Sunday, 7 June 2015
Slaves to the rhythm
50 Hertz. Fifty cycles per second in a never ending rhythm of technology and boy it hurtz. The drum beats on and we march to it; slaves to progress and happily shackled to the oars. I thought that labour-saving inventions were supposed to give us more leisure time, but instead of slaving all day Monday over the washing, now every day is washing day. Instead of engaging in the creative pursuits we all secretly believe we ought to we create work to fill the time and avoid the perennially tricky business of creativity and confronting our abject lack of it. It seems we need to work; maybe work really does set us free and technology is the tool we use to manufacture our ‘freedom’.
Compared to times past we are vastly rich, so individual transport means that every day, on every road in the land, people pass each other to do the same jobs in towns fifty miles apart. It is monumentally stupid, this human need to make everything more difficult; there has never been so much paper used since the invention of the ‘paperless office’. The faster cars get, the slower the average real speeds become. Nine-to-five is replaced for many with every-waking-hour and always the relentless need to be in contact. Social media has practically killed off actual social behaviour for a whole new generation who think that their friends live in the shiny gadgets they carry around in their pockets. The whole of human ingenuity has come to this?
Even when we try to redress the work/life balance instead of simple, wholesome meals we explore imagined continental fripperies involving a hunt for exotic ingredients whose wasteful procurement and preparation is an experiment in how far we can stretch our capacity to imagine the emperor is actually clothed. Chicken, however you process it, turns out to taste much like chicken. And for all the pizzazz and elan deployed, the back garden is a poor substitute for the olive-treed taverna terrace and by the time we actually eat the booze has taken its toll and our reward for all the effort is a gargantuan hangover as we realise there is still work to be done before, er, work on Monday.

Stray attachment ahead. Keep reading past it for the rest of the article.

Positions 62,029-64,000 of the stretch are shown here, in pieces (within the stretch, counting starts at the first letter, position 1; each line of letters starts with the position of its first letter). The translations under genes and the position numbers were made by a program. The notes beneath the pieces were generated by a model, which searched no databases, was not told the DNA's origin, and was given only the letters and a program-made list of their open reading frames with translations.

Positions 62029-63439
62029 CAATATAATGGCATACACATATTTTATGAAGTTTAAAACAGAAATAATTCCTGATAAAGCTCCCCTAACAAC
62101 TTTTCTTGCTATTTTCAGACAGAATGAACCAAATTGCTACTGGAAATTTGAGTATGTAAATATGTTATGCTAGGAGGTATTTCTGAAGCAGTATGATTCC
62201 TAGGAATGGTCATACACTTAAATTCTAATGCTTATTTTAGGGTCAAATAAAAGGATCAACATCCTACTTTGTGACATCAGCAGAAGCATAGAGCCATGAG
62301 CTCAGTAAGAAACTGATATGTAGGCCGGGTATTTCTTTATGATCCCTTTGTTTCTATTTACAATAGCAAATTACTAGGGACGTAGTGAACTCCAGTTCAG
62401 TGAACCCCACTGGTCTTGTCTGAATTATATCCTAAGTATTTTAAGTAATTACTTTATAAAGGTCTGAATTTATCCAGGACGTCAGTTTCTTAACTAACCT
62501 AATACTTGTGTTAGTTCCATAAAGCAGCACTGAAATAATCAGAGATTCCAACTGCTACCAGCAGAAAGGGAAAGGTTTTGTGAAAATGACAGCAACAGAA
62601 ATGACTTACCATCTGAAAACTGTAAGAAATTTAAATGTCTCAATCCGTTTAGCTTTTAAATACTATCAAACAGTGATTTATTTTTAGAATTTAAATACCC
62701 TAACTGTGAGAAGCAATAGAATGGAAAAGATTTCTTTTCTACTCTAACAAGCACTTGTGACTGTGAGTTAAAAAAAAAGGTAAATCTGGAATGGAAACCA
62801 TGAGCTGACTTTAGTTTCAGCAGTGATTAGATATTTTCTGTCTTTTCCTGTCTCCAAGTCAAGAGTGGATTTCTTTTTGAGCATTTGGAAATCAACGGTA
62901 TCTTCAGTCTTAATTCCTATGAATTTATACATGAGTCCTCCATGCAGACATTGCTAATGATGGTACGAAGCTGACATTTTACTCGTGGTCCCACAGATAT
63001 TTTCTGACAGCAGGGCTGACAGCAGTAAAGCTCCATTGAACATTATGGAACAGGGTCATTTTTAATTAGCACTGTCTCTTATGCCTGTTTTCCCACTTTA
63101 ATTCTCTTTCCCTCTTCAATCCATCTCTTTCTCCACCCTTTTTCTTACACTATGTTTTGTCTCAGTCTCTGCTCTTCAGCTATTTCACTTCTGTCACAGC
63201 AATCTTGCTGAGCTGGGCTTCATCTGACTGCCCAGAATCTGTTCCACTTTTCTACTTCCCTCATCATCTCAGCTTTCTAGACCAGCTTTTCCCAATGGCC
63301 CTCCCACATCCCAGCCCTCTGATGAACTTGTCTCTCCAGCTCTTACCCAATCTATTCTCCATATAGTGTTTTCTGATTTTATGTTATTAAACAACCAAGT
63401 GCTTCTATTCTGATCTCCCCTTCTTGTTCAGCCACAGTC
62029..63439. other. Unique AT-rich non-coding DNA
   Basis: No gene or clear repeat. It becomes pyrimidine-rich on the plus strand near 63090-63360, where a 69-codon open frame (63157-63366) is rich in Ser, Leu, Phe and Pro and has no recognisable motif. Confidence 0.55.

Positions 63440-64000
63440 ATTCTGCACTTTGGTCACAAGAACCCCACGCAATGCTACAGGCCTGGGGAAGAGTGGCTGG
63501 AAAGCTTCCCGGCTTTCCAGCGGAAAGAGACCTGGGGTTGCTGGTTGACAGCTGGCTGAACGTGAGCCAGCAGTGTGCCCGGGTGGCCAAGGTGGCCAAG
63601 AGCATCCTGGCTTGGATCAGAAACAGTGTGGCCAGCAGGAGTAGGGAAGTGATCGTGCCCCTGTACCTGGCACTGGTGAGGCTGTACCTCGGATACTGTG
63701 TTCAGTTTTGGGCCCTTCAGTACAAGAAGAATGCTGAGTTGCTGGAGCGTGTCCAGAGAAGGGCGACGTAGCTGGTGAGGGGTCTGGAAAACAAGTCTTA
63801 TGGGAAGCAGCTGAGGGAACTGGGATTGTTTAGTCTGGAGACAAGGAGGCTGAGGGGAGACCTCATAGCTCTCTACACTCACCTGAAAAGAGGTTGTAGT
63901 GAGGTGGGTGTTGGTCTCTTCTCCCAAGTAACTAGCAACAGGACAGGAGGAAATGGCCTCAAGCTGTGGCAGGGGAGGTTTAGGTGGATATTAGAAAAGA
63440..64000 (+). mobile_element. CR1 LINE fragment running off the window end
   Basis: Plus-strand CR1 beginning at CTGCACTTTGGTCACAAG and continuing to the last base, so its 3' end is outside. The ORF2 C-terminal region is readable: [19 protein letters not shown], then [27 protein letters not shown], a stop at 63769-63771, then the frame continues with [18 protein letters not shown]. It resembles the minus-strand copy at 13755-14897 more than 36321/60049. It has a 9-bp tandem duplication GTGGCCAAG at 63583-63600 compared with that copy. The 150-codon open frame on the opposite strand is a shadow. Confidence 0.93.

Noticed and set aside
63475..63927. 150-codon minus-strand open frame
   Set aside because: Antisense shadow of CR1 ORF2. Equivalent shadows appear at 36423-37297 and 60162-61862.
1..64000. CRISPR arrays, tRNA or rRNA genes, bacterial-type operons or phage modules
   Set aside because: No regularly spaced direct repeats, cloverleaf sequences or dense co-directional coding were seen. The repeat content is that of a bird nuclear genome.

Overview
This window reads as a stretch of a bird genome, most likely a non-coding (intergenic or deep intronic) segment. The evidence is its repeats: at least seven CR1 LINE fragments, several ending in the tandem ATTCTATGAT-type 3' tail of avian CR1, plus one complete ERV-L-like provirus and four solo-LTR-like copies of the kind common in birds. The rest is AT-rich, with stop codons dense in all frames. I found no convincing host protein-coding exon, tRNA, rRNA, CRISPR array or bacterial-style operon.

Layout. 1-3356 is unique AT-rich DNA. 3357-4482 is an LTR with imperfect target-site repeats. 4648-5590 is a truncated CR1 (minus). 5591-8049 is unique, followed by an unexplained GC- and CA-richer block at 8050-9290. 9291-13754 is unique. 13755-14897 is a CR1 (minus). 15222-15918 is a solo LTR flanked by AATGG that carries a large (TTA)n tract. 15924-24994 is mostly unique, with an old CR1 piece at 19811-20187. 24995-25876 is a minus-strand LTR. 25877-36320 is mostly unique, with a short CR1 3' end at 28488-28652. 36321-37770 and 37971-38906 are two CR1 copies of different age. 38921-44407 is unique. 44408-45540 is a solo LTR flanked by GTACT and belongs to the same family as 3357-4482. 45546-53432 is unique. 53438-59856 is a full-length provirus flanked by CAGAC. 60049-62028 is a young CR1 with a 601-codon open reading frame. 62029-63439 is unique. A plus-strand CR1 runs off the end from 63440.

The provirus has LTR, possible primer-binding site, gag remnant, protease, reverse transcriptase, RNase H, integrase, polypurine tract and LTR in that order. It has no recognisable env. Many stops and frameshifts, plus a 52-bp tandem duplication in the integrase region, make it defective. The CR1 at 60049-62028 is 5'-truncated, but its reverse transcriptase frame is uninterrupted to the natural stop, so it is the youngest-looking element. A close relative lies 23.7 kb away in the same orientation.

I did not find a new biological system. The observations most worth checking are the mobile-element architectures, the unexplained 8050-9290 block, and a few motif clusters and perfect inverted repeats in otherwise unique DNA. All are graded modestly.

Thus I find myself, on Sunday, our traditional day of rest, engaged in a mammoth orgy of feeding the beast that is education. Instead of simply passing on from my head into theirs, by methods proven effective through millennia, I feel the urge to use all this marvellous technology to create wondrous materials of unimaginable sophistication to my didactic forebears who would have queued up for a go on the hand-cranked Roneo machine in the staff room. Today I can spend all my waking hours scanning and editing and pre-preparing material that my charges will appreciate no more than if I made it up on the fly and scrawled it on the board. The big difference is that now it is the teachers who seem to do all the work. This, they call progress.
Keep it up fellas, we've get to get to work...
The same goes, of course, for all of life. Where once we got up and got on with it, calling a spade a spade, if you will, now we have to employ a progressive vocabulary which seeks to describe the mundane as the extraordinary, the average as the superlative. All must have prizes and none must fail. Yet failure is often the spur that kick-started the success of our wealthiest, the shame that prompted endeavour and the price of sloth. So get your kids out of their lazy pits and get them revved up and trying; the economy needs feeding. Meanwhile it’s Sunday; put your feet up; I’ve got this